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Network Working Group                                              Z. Du
Internet-Draft                                                    P. Liu
Intended status: Standards Track                                 L. Geng
Expires: September 10, 2020                                 China Mobile
                                                           March 9, 2020


                Connection-oriented Path in SRv6 Network
              draft-du-spring-connection-oriented-srv6-00

Abstract

   This document proposes a method to support connection-oriented path
   in the SRv6 network.

Requirements Language

   The key words "MUST", "MUST NOT", "REQUIRED", "SHALL", "SHALL NOT",
   "SHOULD", "SHOULD NOT", "RECOMMENDED", "MAY", and "OPTIONAL" in this
   document are to be interpreted as described in RFC 2119 [RFC2119].

Status of This Memo

   This Internet-Draft is submitted in full conformance with the
   provisions of BCP 78 and BCP 79.

   Internet-Drafts are working documents of the Internet Engineering
   Task Force (IETF).  Note that other groups may also distribute
   working documents as Internet-Drafts.  The list of current Internet-
   Drafts is at https://datatracker.ietf.org/drafts/current/.

   Internet-Drafts are draft documents valid for a maximum of six months
   and may be updated, replaced, or obsoleted by other documents at any
   time.  It is inappropriate to use Internet-Drafts as reference
   material or to cite them other than as "work in progress."

   This Internet-Draft will expire on September 10, 2020.

Copyright Notice

   Copyright (c) 2020 IETF Trust and the persons identified as the
   document authors.  All rights reserved.

   This document is subject to BCP 78 and the IETF Trust's Legal
   Provisions Relating to IETF Documents
   (https://trustee.ietf.org/license-info) in effect on the date of
   publication of this document.  Please review these documents
   carefully, as they describe your rights and restrictions with respect



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   to this document.  Code Components extracted from this document must
   include Simplified BSD License text as described in Section 4.e of
   the Trust Legal Provisions and are provided without warranty as
   described in the Simplified BSD License.

Table of Contents

   1.  Introduction  . . . . . . . . . . . . . . . . . . . . . . . .   2
   2.  Data Plane for Connection-oriented Path . . . . . . . . . . .   3
   3.  Control Plane for Connection-oriented Path  . . . . . . . . .   4
   4.  IANA Considerations . . . . . . . . . . . . . . . . . . . . .   6
   5.  Security Considerations . . . . . . . . . . . . . . . . . . .   6
   6.  Acknowledgements  . . . . . . . . . . . . . . . . . . . . . .   6
   7.  References  . . . . . . . . . . . . . . . . . . . . . . . . .   6
     7.1.  Normative References  . . . . . . . . . . . . . . . . . .   6
     7.2.  Informative References  . . . . . . . . . . . . . . . . .   7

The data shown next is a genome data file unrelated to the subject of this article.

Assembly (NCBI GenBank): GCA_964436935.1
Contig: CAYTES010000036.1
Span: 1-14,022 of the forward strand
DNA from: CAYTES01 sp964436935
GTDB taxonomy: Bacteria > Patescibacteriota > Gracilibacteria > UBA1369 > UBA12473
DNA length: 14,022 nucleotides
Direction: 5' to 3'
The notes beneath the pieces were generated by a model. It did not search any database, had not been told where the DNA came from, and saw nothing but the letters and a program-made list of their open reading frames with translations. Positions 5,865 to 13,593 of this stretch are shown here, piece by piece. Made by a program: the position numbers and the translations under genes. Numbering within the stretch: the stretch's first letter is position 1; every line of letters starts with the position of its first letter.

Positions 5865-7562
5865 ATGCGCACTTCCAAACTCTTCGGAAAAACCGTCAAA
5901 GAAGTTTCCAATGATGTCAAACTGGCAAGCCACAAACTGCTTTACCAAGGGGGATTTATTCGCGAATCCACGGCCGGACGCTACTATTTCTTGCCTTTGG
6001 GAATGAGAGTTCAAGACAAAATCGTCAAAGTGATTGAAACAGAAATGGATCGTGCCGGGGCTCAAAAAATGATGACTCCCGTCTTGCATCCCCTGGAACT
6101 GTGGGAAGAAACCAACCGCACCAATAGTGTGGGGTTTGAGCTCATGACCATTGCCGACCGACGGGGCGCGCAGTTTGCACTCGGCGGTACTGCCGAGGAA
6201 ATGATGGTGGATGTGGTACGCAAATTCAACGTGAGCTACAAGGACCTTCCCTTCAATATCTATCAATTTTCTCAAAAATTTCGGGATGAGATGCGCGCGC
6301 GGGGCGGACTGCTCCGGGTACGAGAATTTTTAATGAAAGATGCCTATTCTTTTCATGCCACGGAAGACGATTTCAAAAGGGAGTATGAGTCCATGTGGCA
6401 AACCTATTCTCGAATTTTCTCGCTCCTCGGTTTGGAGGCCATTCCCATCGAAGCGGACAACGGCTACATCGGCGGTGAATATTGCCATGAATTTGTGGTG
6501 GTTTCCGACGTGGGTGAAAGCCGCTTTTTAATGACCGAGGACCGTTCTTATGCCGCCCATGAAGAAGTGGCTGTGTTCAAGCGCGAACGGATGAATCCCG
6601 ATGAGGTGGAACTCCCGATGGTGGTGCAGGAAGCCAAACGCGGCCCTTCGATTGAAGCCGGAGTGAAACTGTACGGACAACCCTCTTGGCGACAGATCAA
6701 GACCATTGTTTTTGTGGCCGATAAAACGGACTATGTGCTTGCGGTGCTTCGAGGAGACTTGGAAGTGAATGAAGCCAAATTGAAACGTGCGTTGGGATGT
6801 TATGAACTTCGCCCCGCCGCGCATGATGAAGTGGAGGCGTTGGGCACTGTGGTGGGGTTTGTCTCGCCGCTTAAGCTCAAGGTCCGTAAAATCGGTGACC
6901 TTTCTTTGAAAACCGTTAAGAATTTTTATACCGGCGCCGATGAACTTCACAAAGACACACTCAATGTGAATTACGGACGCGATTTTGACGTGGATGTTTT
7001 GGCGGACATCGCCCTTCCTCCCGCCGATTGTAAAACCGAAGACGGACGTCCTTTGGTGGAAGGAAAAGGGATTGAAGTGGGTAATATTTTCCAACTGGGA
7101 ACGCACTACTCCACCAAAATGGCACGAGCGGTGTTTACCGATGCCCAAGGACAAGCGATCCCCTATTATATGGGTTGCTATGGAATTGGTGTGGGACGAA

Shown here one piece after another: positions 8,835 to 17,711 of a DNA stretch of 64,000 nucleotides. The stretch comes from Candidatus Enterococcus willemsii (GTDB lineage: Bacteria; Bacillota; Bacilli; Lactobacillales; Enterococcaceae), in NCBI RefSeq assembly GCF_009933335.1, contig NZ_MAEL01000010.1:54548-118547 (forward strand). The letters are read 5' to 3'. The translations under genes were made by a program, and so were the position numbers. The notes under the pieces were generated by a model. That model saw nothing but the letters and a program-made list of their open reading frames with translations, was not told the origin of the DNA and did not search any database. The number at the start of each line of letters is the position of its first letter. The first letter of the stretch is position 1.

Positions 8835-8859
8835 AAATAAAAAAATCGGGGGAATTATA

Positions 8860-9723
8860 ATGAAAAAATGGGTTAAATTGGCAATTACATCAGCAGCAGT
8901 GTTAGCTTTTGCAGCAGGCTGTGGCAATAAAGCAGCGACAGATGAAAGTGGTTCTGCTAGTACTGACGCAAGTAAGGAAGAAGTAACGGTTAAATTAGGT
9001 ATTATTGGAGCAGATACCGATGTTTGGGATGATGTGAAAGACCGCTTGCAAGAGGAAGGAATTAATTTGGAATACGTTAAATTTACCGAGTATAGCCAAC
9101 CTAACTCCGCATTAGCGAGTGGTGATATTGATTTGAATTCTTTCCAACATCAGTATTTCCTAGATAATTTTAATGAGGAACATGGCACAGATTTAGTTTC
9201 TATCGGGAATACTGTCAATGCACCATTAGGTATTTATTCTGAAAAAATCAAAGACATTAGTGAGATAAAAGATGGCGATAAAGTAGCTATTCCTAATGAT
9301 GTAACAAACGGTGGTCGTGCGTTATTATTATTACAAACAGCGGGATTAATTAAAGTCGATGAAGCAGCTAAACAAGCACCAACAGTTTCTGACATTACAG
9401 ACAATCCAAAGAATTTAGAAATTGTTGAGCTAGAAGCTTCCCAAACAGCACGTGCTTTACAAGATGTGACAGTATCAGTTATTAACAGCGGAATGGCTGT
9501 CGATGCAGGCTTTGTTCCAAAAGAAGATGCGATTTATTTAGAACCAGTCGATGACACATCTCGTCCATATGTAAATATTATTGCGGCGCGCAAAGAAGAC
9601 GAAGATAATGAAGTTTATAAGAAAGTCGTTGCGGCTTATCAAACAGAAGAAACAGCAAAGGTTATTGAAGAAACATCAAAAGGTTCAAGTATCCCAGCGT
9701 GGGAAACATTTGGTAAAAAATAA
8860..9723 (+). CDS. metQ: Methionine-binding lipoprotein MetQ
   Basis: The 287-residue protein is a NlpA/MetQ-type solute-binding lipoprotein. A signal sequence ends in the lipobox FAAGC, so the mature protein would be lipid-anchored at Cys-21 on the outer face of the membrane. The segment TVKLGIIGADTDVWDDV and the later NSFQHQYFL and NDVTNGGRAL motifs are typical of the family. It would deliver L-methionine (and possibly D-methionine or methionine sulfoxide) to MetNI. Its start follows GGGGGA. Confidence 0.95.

Authors' Addresses  . . . . . . . . . . . . . . . . . . . . . . .   7

1.  Introduction

   SRv6 Network Programming concept is introduced in
   [I-D.ietf-spring-srv6-network-programming] and
   [I-D.filsfils-spring-srv6-net-pgm-illustration], which enables a data
   plane based network programming mechanism that goes beyond mere
   packet routing.

   According to [I-D.ietf-spring-srv6-network-programming], an SRv6 SID
   is defined as the format of LOC:FUNCT:ARG, where the LOC stands for a
   locater, the FUNCT stands for a function, and the ARG stands for the
   arguments of the function.  The locater is usually used to route the
   packet to the node who generates the SID.  The basic functions of
   SRv6 are End (related to a node) and End.X (related to a link/
   adjacency), and many other functions are also defined, including some
   VPN related ones and some binding SIDs.  In addition, it is said that
   even a local VM or container which can apply any complex processing
   on the packet can be defined as a function.  The functions may or may
   not include arguments.

   Based on SRv6, a node in the network can initiate a SID list <SID1,
   SID2, SID3> for a flow, so that a packet of the flow would be routed
   to the first node where the function1 related to SID1 would be
   implemented, then be routed to the second node where function2
   related to SID2 would be implemented, and trigger similar operations
   according to SID3.

   In fact, both MPLS and SRv6 are some kind of languages that support
   network programming.  By using a label to represent a VPN instance,
   MPLS provides a good support to the VPN services in the network.



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   SRv6 now shows a much powerful capability in network programming.
   Perhaps in future, a lot of new network characteristics would be
   developed based on SRv6; meanwhile, some old network characteristics
   may also be realized by using SRv6 to integrate network protocols,
   and simplify the network.  This document gives an example of the
   later.

   Traditional MPLS transport is not source routing based, but is label